ONC delays information blocking rule to September, says it's 'hard to sort out'

ONC head Don Rucker, MD, said the agency's information blocking rule won't be released until September, according to the Politico Morning eHealth newsletter.

Dr. Rucker announced the new timeline for the rule, which has been delayed several times since the agency was tasked with developing it under the 21st Century Cures Act, during the ONC's second annual interoperability forum Aug. 6 in Washington, D.C.

Former President Barack Obama signed the 21st Century Cures Act into law December 2016.

Information blocking is commonly defined as a healthcare provider or vendor creating a barrier that inhibits the exchange of health information. However, Dr. Rucker said defining which behaviors constitute information blocking is "hard to sort out."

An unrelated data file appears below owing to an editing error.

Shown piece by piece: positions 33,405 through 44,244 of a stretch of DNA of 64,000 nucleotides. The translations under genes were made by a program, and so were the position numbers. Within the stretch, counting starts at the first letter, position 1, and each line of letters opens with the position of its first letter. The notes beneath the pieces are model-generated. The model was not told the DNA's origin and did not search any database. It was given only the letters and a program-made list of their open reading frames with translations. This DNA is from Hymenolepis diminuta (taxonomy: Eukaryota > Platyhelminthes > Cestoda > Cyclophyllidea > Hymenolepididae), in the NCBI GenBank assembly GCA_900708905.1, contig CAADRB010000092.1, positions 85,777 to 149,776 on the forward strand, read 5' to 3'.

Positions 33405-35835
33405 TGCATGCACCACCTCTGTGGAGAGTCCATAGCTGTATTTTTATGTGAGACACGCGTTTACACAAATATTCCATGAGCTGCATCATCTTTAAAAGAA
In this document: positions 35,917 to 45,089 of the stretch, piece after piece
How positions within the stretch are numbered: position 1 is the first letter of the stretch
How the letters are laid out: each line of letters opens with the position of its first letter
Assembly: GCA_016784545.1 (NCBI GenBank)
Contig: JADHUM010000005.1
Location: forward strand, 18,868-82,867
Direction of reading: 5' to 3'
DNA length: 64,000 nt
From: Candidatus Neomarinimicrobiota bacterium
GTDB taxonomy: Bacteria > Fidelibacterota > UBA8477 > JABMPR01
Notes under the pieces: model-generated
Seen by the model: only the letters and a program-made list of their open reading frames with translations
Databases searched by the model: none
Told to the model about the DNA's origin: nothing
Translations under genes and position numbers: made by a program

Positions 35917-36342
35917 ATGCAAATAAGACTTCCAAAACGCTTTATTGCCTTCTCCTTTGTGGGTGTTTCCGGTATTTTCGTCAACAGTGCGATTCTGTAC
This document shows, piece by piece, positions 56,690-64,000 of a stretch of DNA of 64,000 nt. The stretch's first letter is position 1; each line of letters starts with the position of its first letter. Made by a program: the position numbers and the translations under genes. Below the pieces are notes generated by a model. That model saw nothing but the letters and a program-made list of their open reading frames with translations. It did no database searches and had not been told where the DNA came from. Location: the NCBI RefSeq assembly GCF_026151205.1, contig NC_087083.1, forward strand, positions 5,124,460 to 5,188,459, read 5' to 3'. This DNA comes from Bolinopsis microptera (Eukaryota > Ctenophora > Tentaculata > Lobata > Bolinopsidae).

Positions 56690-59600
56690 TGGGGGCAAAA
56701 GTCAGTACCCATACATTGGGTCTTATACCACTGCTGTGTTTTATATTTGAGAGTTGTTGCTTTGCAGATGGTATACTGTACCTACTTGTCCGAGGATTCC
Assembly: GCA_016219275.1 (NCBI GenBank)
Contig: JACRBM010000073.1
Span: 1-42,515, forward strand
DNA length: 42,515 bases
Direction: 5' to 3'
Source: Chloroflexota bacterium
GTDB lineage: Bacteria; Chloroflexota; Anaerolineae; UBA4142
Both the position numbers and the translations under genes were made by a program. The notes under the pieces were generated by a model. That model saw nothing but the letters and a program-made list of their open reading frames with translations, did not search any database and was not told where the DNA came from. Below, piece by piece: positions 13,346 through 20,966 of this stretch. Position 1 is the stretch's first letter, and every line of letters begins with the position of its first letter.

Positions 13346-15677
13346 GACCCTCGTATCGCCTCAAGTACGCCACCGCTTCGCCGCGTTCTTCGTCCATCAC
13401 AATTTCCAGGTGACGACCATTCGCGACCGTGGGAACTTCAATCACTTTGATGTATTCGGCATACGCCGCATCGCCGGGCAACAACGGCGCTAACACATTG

Dr. Rucker stressed the ONC's information blocking rule, which he said is still a "work in progress," will aim to develop protocols and standards to improve interoperability between providers for large amounts of healthcare data, rather than only focusing on individual patient records.

Some stakeholders have argued the ONC is taking too long to get the rule off the ground, which could have implications for patient safety. The HHS inspector general cannot enforce a ban on information blocking until the ONC releases its rule, according to Politico.

A group of 14 healthcare professional associations, trade organizations and vendors penned a letter to the agency Aug. 6 highlighting the importance of the rule.

"Every day that the administration delays implementation of these critical provisions places patients at risk of harm," the letter reads. "Information blocking impedes provider access to the most current, accurate or complete information on their patients. … The administration has had 601 days to draft and publish clear information blocking regulations. We understand the nuance required but feel that it is past time for a proposal to be made."

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